Rise of the Machines

Maybe Google is perceived as just a little too successful and a little too rich. Perhaps Tesla founder Elon Musk is seen as a little too forward-thinking; a bit too “out there”; and maybe a little smug. Whatever the reason, the notion of autonomous vehicles has to overcome an image and public perception hurdle every bit as much as it needs to overcome those of technology, legislation and — of course — safety.

At least that is the case in the field of on-highway vehicles. Off-highway is quite another matter.

In fact, global construction equipment giant Caterpillar recently disclosed that its autonomous mining equipment has hauled upwards of two billion tonnes of material, travelling almost 70 million kilometres in the process.

“…These machines haul ass almost as well as they haul rock…”

These incredible figures have been achieved in the space of just six years with a global autonomous mining equipment fleet of less than 300 individual machines. The largest of these is a Cat 793F, a massive haul truck that can carry almost 400 tonnes of material. (Yes, you read that right — 400 tonnes — That is equivalent to more than 250 Ford Focus cars). Based upon Caterpillar’s figures and my calculations, that is more than five million journeys without a single lost-time injury incurred.

Admittedly, it is impossible to make a like-for-like comparison between an off-highway installation and an autonomous vehicle taking to the roads. A mine site is entirely predictable; routes are unchanging; and drunk and distracted drivers and those that refuse to obey the rules of the road are not a consideration in such a controlled environment.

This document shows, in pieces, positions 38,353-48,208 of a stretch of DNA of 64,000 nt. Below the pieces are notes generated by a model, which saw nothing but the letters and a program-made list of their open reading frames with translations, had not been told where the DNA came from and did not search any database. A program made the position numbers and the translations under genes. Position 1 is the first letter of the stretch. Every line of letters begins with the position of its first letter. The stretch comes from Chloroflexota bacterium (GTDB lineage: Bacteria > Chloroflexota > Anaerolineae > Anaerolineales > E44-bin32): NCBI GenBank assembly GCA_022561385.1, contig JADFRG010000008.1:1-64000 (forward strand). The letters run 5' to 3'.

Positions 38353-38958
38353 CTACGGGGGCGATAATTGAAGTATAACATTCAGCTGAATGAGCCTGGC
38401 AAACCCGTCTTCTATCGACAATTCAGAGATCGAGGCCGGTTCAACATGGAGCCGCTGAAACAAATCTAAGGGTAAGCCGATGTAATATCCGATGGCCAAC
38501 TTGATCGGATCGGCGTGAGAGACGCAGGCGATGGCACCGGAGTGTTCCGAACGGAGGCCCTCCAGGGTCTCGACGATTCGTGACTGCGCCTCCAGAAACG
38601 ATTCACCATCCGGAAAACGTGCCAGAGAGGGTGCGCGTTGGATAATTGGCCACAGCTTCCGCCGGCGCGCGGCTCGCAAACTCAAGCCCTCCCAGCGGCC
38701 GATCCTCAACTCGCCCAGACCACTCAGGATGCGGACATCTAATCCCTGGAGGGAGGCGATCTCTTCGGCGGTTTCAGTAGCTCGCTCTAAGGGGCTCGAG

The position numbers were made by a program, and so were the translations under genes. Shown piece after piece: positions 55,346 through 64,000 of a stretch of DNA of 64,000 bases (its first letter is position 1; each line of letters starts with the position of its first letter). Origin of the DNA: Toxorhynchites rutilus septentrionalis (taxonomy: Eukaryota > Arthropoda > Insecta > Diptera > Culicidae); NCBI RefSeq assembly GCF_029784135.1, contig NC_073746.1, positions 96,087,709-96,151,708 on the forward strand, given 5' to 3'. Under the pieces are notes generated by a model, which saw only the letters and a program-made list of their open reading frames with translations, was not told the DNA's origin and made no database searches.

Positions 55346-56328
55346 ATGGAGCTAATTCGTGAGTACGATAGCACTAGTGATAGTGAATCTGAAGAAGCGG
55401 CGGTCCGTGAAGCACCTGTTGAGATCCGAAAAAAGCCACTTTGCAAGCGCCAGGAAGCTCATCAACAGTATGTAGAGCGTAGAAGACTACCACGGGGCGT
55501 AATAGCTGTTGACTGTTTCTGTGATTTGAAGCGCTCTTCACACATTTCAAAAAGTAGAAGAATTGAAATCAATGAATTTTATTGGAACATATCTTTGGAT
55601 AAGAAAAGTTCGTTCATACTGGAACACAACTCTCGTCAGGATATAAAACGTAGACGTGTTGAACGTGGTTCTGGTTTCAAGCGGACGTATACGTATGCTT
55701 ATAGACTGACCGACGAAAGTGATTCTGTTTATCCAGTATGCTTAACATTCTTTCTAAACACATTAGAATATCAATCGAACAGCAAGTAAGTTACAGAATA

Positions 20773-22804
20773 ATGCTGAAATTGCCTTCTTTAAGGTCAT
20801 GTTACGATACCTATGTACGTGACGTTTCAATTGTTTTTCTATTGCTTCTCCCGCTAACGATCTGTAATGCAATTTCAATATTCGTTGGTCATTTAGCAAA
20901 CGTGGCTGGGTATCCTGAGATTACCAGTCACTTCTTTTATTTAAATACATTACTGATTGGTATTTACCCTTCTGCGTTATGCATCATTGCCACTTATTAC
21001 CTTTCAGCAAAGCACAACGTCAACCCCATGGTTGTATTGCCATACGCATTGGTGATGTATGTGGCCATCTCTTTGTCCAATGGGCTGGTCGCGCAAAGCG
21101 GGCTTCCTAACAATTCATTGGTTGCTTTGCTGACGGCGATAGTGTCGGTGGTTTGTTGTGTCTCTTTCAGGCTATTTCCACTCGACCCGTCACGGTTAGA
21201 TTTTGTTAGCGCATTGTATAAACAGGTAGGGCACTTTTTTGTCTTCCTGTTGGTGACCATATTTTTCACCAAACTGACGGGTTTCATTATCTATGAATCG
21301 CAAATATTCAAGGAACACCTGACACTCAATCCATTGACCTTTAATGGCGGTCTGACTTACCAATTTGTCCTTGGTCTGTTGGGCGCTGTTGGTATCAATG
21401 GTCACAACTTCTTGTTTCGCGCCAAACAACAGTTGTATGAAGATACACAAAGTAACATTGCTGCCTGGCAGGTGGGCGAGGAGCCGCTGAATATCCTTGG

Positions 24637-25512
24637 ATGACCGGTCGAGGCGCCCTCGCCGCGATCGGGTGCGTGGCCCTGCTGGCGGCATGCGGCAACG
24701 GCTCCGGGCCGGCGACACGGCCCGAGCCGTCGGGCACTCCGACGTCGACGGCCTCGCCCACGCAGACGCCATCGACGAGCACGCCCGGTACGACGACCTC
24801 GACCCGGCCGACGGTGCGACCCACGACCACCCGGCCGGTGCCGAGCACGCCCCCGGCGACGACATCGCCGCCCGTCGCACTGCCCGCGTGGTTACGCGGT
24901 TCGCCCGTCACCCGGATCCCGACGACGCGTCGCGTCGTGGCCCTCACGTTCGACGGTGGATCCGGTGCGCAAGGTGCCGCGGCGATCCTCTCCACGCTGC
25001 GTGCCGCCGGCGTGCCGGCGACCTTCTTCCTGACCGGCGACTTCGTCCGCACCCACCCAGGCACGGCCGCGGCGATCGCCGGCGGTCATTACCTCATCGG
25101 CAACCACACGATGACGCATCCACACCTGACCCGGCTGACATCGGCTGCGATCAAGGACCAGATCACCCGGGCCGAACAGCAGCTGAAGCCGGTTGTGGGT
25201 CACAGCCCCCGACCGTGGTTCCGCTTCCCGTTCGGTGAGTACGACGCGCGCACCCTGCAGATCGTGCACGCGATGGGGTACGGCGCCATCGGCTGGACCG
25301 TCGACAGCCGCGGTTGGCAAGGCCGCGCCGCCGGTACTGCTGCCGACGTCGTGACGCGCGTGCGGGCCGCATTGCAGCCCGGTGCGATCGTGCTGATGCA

Some have suggested that the vehicle speeds achieved by mining trucks also makes a comparison with a road-going vehicle all but impossible. That is not the case, however. With some 4,000 horsepower lurking beneath its giant hood, a Cat 793F truck has a top speed of just under 70 km/hour. These things haul ass almost as well as they haul rock.

Legislators and public health officials are, of course, right to demand more conclusive proof of the safety and reliability of autonomous vehicle technology before it is unleashed on the world’s roads. YouTube videos depicting the aftermath of a Tesla-self-drive-gone-wrong will not aid the public perception of this burgeoning technology. And anyone that has seen the original Westworld movie will likely retain a deep-seated concern that autonomous vehicles could just “go rogue” at any moment.

Meanwhile, in the mining and extractive industries, the autonomous vehicle revolution is already in full swing. And the second industrial age is underway.

Mark Anthony is editor of DemolitionNews.com

Mark is a journalist, author, podcaster and daily live-streamer specialising in the field of demolition and construction.

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Mark Anthony

Mark Anthony

Mark is a journalist, author, podcaster and daily live-streamer specialising in the field of demolition and construction.

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